Friday, April 12, 2013

SPRING BREAK! Part 1(b): The Republic of Ireland

Sorry it's taken me a while to finally get to blogging about the first half of Spring Break. The second half was just so exciting and I've been attempting to work on a paper....But here is the rest of our Ireland trip and the next post will be all about Liverpool.

Day 4: March 27, Derry to Galway
On our way from Derry to Galway we made a quick stop at a couple of locations just to take in some scenery and give us a chance to stretch our legs since it was kind of a big driving day. One of these stops was in Sligo, which is the location of the Poet Laureate W.B. Yeats' grave. It was by a very cute little church which happened to be situated in some very pretty hills. After that we were on our way to check into our Hostel. It was a quite nice hostel and we met another group of girls from Texas, who were studying in Florence for the semester, and were on a 4-day Southern Ireland Paddywagon Tour. After checking in Becca and I wandered around Shop Street. I had one big goal in mind that I really wanted to accomplish while in Galway: to find a Claddagh ring. Galway just happens to be the city where they originated so I had a feeling that we would be able to find some without too much effort. The reason I wanted one so badly is that my mother bought me a Claddagh ring fro my 16th birthday and unfortunately I lost it not too long after and have been dying to replace it ever since. After hearing me talk about them for forever and having Seanie, our bus driver, tell us the meaning of the ring Becca decided she wanted one too. We looked in several different shops, comparing prices and designs, and decided to go back to the first one. We each picked out our favorite and were on our way. Unfortunately, as we were walking around I realized mine was slightly too big and was sliding around quite a bit. We went back to the store and they didn't have any more like that one in my size so I chose a different one which the lady said was probably better since the band was wider. It also happened that my new one matches Becca's.....After that we wandered into some touristy shops until it was time to meet up for dinner. It had been planned that the whole group was going to get dinner at Skeff's. After that most of the group decided to go on a pub crawl but Becca and I opted out in order to go find some live music. We got some recommendations and ended up in a pub called Taaffes Bar. We ordered some pints (with help from the bartender) and waited for the music. This experience just further cemented the fact that I hate beer into my head, but oh well... The music was good and we stayed for about an hour or so before heading back.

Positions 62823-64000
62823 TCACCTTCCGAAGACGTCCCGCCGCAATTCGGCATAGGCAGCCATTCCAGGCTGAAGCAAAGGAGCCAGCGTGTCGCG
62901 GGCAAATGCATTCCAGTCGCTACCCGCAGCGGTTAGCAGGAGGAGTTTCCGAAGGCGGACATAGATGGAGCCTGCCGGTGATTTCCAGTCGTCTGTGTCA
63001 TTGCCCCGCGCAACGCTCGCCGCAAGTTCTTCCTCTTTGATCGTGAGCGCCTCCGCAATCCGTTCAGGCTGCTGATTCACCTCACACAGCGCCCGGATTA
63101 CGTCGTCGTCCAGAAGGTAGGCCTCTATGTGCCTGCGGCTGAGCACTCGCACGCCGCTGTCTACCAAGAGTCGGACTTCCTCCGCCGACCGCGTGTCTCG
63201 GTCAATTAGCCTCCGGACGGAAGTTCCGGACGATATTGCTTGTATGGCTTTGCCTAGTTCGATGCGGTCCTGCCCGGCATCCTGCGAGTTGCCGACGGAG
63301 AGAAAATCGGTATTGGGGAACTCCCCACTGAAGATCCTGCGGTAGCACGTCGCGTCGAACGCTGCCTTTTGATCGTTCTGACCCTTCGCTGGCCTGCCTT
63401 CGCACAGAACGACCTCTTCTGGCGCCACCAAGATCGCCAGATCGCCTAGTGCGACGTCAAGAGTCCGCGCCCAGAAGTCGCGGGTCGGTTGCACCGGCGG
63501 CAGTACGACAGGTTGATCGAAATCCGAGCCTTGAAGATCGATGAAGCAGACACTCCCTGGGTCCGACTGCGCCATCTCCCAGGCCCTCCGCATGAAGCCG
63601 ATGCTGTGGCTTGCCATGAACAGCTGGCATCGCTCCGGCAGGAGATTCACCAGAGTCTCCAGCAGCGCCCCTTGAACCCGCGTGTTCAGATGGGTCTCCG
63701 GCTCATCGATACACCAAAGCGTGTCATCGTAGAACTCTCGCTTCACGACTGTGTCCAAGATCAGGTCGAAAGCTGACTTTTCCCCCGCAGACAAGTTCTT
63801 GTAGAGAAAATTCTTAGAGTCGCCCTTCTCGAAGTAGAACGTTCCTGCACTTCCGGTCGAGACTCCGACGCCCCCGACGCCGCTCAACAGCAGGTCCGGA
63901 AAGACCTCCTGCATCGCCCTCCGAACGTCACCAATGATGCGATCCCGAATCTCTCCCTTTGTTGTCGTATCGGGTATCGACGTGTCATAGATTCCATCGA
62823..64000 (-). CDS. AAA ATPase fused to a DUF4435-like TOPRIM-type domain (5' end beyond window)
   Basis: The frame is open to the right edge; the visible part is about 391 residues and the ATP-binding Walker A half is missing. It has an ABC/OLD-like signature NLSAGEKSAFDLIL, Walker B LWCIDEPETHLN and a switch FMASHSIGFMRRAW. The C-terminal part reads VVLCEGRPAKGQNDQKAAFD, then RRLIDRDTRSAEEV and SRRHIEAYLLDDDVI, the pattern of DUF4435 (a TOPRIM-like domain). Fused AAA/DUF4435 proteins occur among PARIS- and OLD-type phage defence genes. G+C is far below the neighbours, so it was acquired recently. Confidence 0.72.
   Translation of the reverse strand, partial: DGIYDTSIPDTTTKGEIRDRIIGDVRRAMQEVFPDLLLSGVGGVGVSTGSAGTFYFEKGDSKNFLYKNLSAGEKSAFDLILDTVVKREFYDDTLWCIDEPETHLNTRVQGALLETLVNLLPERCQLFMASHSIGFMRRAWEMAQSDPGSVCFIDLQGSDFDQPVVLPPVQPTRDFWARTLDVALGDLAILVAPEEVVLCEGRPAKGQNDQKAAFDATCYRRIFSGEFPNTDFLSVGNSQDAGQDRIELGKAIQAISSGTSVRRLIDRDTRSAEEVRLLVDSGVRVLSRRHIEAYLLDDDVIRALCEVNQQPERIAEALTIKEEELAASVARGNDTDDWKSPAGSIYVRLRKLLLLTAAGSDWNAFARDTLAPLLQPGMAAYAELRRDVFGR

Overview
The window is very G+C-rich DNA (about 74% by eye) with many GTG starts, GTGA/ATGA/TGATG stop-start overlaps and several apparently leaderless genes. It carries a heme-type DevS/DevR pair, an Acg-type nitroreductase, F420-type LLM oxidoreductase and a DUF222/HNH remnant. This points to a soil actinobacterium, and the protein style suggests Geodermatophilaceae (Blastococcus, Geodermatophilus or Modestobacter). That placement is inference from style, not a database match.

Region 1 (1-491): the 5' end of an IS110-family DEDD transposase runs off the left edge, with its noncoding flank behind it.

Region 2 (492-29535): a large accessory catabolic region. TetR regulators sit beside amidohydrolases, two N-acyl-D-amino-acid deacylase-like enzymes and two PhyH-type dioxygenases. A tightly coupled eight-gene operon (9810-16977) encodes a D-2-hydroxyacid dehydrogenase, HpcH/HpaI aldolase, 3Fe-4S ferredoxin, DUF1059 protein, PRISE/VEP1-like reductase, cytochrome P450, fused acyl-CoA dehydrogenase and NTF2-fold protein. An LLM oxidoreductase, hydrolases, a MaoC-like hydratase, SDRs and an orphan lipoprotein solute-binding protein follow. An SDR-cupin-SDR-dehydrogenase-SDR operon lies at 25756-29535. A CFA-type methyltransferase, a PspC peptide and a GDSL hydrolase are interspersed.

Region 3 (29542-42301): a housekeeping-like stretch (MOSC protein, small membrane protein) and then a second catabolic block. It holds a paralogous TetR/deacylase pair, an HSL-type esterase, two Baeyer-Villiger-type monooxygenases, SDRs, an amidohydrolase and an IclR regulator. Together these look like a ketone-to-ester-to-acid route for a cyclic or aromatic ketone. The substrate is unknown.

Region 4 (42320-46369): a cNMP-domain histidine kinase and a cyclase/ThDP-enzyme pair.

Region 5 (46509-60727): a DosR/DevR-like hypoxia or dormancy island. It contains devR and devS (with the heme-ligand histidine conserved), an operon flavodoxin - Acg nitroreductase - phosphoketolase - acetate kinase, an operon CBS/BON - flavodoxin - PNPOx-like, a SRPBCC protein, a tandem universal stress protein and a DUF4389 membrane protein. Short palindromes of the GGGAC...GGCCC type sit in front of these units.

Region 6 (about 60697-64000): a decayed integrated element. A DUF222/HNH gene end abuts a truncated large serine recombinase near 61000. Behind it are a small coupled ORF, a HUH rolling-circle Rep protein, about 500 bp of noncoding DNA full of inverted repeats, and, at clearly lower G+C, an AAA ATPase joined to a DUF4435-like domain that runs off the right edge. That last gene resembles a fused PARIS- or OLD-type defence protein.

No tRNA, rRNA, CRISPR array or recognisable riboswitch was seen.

Love my ring!!!

Day 5: March 28, Galway to Kilarney
Again we were up bright and early because we had a jam-packed day. We hit two MAJOR landmarks: The Cliffs of Moher (or the Cliffs of Insanity for all you Princess Briders) and Blarney Castle, famous for the Blarney Stone. The Cliffs of Moher were breathtaking. Partly from the views and partly because it was incredibly windy so it made it difficult to breathe. It was extremely enjoyable nonetheless and Becca and I enjoyed just walking up and down the cliff side, taking it all in.

After our stop at The Cliffs we were off to Blarney. We were originally supposed to do this the last day but because there was another tour group now on the same route and some people had some early flights the last day Seanie added it to this day. When we got there we were set free to wander the gardens or meander to the castle as we wanted. Becca and I walked up to the castle first in order to kiss the famous Blarney Stone and hopefully get the gift of the gab. In order to kiss the stone you have to lay on your back and bend over backwards over an edge. Of course there are safety bars at the bottom and ones for you to hold on to as well as a man there to hold your waist. It was a farther reach than I was expecting and I was almost off the Castle edge, but I kissed the stone and hopefully know I'll speak more eloquently for the next 7 years (there hasn't been too much evidence of this yet...) After we kissed the stone Becca and I wandered into what was called the poison garden where they house some pretty deadly and harmful plants. It was really interesting to see them all. A lot of them were not in full bloom or anything though because it was still pretty cold out, which was unfortunate. We them made our way to the hostel where Becca and I managed to finagle our own room. We also got some dinner at a place called Eddie Rocket's ( a European version of Johnny Rockets) for some much missed "American" food.